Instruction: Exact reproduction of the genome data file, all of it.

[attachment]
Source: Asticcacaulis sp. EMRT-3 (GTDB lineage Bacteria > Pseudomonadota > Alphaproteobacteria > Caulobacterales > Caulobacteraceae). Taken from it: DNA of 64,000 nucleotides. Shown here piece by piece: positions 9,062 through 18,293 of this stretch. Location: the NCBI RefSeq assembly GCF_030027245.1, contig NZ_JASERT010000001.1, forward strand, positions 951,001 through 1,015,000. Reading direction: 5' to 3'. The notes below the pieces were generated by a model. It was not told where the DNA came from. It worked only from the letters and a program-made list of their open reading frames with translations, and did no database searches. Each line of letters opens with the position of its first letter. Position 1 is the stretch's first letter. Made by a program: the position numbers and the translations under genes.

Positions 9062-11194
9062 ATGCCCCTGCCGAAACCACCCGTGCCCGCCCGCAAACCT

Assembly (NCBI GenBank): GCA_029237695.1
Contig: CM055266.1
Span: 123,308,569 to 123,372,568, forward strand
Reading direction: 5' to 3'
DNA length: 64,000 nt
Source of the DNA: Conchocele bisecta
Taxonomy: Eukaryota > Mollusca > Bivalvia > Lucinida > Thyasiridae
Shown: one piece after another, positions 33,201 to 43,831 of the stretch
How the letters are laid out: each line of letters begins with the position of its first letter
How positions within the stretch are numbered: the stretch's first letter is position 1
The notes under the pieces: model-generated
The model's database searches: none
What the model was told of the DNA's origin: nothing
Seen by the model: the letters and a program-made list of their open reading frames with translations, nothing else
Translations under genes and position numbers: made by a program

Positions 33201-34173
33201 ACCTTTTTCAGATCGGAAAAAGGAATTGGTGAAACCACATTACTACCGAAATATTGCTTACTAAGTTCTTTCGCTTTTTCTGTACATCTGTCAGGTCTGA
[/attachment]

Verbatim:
Source: Asticcacaulis sp. EMRT-3 (GTDB lineage Bacteria > Pseudomonadota > Alphaproteobacteria > Caulobacterales > Caulobacteraceae). Taken from it: DNA of 64,000 nucleotides. Shown here piece by piece: positions 9,062 through 18,293 of this stretch. Location: the NCBI RefSeq assembly GCF_030027245.1, contig NZ_JASERT010000001.1, forward strand, positions 951,001 through 1,015,000. Reading direction: 5' to 3'. The notes below the pieces were generated by a model. It was not told where the DNA came from. It worked only from the letters and a program-made list of their open reading frames with translations, and did no database searches. Each line of letters opens with the position of its first letter. Position 1 is the stretch's first letter. Made by a program: the position numbers and the translations under genes.

Positions 9062-11194
9062 ATGCCCCTGCCGAAACCACCCGTGCCCGCCCGCAAACCT

Assembly (NCBI GenBank): GCA_029237695.1
Contig: CM055266.1
Span: 123,308,569 to 123,372,568, forward strand
Reading direction: 5' to 3'
DNA length: 64,000 nt
Source of the DNA: Conchocele bisecta
Taxonomy: Eukaryota > Mollusca > Bivalvia > Lucinida > Thyasiridae
Shown: one piece after another, positions 33,201 to 43,831 of the stretch
How the letters are laid out: each line of letters begins with the position of its first letter
How positions within the stretch are numbered: the stretch's first letter is position 1
The notes under the pieces: model-generated
The model's database searches: none
What the model was told of the DNA's origin: nothing
Seen by the model: the letters and a program-made list of their open reading frames with translations, nothing else
Translations under genes and position numbers: made by a program

Positions 33201-34173
33201 ACCTTTTTCAGATCGGAAAAAGGAATTGGTGAAACCACATTACTACCGAAATATTGCTTACTAAGTTCTTTCGCTTTTTCTGTACATCTGTCAGGTCTGA